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The 'Drink 8 Glasses of Water Per Day' Lie
Dr. Eric Berg DC
“Drink more water! Stay hydrated! Drink LOTS of water!”
It seems like a pretty uncontroversial advice, and we hear it all the time, paired with promises of fat loss and toxin elimination.
We even hear the specific tip- eight glasses of water a day- so often it’s practically unassailable. But that’s just the type of advice that is so important to question and examine. So is drinking plenty of water really the cure- all it’s made out to be?
Do you really need eight glasses a day?
Eight glasses (one glass=eight ounces, so sixty-four ounces) a day is the most common figure we hear for adequate hydration.
Another little bit of water wisdom holds that your body weight in pounds, divided by two, is your magic number in ounces. (For example: a 200 pound man should drink 100 ounces of water per day.)
Neither of these is correct, and there is no one-size-fits-all formula or number that will tell you how much water you 'need' to drink. Yes, the body needs water- of course!- and some bodies do need lots of it.
Factors like your environment and activity levels are two major factors that will affect your body’s water needs. Universal figures and formula are not reliable estimators of your own water needs.
Is the body really 60% water?
Absolutely not. There is not a single ounce of pure water in your body. All the 'water' in the body, all the fluid, is electrolyte fluid. Water is just one component of these fluids, and your body constantly works to maintain the proper balance of water, electrolytes, and minerals in these fluids.
Drinking significantly more water than you need does nothing but tax this function of the body.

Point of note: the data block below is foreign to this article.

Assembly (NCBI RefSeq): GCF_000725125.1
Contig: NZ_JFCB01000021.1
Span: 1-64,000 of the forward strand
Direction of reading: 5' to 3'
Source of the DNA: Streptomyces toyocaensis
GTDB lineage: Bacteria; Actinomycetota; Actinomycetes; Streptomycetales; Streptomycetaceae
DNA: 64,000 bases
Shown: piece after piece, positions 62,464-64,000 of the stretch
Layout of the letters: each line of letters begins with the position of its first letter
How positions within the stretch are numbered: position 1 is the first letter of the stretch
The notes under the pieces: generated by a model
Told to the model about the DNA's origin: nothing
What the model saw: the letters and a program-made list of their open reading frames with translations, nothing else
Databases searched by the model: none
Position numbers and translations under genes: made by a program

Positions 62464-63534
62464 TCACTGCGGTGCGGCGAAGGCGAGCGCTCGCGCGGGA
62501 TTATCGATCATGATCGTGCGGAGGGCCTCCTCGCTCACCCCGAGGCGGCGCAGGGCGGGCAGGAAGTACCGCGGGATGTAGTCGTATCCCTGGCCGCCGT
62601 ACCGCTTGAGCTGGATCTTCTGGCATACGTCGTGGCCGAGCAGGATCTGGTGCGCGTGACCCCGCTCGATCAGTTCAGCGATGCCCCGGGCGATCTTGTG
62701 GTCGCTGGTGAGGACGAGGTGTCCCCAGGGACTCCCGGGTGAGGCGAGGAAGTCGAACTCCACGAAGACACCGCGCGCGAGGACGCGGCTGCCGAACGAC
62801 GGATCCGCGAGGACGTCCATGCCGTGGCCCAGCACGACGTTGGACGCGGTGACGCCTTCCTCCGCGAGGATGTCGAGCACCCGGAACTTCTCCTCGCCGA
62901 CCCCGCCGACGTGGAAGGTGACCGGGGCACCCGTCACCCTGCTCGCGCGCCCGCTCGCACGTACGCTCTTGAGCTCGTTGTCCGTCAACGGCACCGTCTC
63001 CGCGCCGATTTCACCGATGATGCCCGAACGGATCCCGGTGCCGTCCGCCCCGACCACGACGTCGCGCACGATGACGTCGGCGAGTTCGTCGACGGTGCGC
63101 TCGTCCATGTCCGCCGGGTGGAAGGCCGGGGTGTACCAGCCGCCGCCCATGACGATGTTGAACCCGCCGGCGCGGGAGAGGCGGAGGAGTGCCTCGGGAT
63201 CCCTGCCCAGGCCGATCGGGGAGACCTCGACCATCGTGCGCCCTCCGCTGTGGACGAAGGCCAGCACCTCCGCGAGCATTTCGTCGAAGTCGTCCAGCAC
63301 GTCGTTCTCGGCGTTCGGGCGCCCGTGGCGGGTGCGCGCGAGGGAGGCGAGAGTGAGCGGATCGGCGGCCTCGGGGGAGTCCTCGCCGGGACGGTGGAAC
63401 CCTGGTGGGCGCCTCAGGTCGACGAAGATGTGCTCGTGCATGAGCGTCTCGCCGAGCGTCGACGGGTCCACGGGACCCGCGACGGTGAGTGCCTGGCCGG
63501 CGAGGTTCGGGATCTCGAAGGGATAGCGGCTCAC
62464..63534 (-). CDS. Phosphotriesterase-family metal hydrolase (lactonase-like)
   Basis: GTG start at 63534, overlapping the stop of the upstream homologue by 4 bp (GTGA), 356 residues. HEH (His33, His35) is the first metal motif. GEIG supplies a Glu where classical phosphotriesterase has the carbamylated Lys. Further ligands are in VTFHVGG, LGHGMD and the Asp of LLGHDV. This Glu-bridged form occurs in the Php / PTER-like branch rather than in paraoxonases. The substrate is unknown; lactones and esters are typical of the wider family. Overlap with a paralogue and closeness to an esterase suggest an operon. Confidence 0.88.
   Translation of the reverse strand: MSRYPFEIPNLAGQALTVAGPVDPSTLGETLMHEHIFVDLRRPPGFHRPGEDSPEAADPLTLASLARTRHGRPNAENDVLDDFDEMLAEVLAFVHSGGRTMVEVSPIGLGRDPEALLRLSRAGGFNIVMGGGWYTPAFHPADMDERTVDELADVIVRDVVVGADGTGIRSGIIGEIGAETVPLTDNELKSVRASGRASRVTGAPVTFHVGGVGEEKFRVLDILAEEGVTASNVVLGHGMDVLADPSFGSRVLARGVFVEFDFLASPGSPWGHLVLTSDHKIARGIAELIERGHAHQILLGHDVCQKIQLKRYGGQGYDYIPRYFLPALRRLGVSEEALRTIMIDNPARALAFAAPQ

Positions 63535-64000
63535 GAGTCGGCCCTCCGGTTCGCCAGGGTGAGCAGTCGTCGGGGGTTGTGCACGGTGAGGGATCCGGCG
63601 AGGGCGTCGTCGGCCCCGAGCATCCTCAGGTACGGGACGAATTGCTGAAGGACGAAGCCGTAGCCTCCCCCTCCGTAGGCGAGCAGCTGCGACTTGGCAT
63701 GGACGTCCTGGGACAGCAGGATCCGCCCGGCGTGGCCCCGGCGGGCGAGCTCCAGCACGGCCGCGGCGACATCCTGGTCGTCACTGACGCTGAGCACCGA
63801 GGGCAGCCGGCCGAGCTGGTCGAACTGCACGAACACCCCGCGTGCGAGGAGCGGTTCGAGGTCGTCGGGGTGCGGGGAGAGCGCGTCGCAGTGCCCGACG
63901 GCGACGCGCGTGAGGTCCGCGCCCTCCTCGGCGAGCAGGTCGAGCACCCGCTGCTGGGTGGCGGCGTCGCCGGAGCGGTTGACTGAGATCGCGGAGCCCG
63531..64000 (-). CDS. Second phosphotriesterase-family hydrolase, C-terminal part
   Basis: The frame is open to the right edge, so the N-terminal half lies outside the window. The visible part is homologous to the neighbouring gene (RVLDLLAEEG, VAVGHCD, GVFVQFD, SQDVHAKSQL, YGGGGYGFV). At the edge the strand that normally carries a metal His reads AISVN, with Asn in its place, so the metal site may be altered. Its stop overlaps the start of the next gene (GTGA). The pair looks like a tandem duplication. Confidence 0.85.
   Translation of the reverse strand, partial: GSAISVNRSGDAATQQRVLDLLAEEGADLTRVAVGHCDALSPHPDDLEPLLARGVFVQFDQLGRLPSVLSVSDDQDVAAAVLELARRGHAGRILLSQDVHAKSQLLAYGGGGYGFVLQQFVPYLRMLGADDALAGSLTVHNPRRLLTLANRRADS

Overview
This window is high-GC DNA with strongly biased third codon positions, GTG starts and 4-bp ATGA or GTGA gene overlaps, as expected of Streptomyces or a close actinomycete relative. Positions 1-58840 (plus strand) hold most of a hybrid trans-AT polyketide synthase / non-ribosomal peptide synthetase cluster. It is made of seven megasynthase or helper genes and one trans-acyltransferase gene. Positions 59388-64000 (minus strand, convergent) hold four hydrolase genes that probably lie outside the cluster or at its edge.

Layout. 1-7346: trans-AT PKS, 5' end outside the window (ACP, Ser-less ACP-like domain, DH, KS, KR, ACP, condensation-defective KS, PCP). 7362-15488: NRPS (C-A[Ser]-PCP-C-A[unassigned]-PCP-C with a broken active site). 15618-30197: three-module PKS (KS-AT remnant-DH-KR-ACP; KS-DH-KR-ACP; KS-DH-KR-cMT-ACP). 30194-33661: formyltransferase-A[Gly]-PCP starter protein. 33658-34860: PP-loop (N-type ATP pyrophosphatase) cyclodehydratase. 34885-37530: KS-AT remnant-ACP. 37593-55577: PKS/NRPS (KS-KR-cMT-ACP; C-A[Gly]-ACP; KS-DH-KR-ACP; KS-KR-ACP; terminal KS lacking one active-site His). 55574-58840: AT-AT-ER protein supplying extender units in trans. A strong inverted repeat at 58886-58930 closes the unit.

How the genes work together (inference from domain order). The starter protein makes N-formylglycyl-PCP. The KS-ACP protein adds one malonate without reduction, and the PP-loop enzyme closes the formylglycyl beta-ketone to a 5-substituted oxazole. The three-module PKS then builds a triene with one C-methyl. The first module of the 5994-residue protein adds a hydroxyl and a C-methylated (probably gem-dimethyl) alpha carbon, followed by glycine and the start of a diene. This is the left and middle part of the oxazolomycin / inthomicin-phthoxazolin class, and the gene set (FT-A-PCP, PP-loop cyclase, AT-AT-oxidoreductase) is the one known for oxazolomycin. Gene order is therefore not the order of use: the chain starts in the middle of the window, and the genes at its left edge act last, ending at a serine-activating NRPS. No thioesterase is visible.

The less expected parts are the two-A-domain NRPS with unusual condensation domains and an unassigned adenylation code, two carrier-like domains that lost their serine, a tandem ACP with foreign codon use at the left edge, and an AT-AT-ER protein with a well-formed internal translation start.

Does water flush out toxins?
There is no shortage of environmental toxins around us- pesticides, pollution, smoke, and drugs , just to name a few- and unfortunately, drinking more water isn’t going to eliminate them from your body any faster.
Most of what we call toxins are fat-soluble, and accumulate in fat. It would be nice if we could rinse out our insides the way we rinse the dishes, but getting extra water in your body has no impact on toxic or harmful elements that have found their way in.
Does drinking more water help eliminate fat?
Go run a piece of fatty bacon under the tap. Is it still covered in fat? Of course it is! Water does exactly nothing to impact the state of the fat in your body. Nada, zip, zilch. And no, it also won’t make your body more effective at burning fat.
Does the body not know when it’s thirsty?
The body definitely knows when it is thirsty! The human body has whopping 52 perceptions like hunger, thirst, hot, and cold. I often hear people claiming that thirst is frequ ently mistaken for hunger, and that is, to put it bluntly,
Thirst and hunger are signals that alert you to different needs in your body. You can tell the difference, just like you can tell the difference between feeling overheated and feeling cold.
What could be wrong with drinking lots of water?
A few extra glasses of water per day aren’t going to cure all your ailments. In general, it isn’t going to hurt you either. If your body isn’t eliminating extra water effectively, it may make you feel bloated. But it can hurt and even kill you to drink too much water.
Believe it or not, excessive consumption of water can cause dehydration when the extra water causes an imbalance between water, electrolytes, and minerals in your body. Also mind that urine contains electrolytes, so those extra trips to the bathroom do represent some loss of electrolytes and minerals. But it gets worse.
Hyponatremia occurs when the sodium in the body is too diluted and can no longer regulate the amount of water that cells absorb.
The sodium-starved cells swell with water, causing a litany of symptoms and problems ranging from confusion and headaches to coma or death. Yes, you read that right: drinking too much water can kill you!
Now that I’ve pulled the rug out from under you, here’s the unbelievably simple solution: Drink when you’re thirsty. Your body, within reason, can adjust to varying levels of water intake. If you drink less water, your body won’t eliminate as much, and you’ll get thirsty.
If you drink more water than you need, your body will eliminate the excess. In short, your body knows better than the conventional wisdom, and your water intake is probably fine (as long as you’re not thirsty!).
So, don’t feel that you’re doing it wrong if you can’t count off sixty-four ounces per day. You probably don’t need it, and all those supposed benefits are misleading at best and dangerous at worst.
And if you have any questions or any success you’d like to share, please let me know! I always love hearing from my readers.
-Dr. Eric Berg DC
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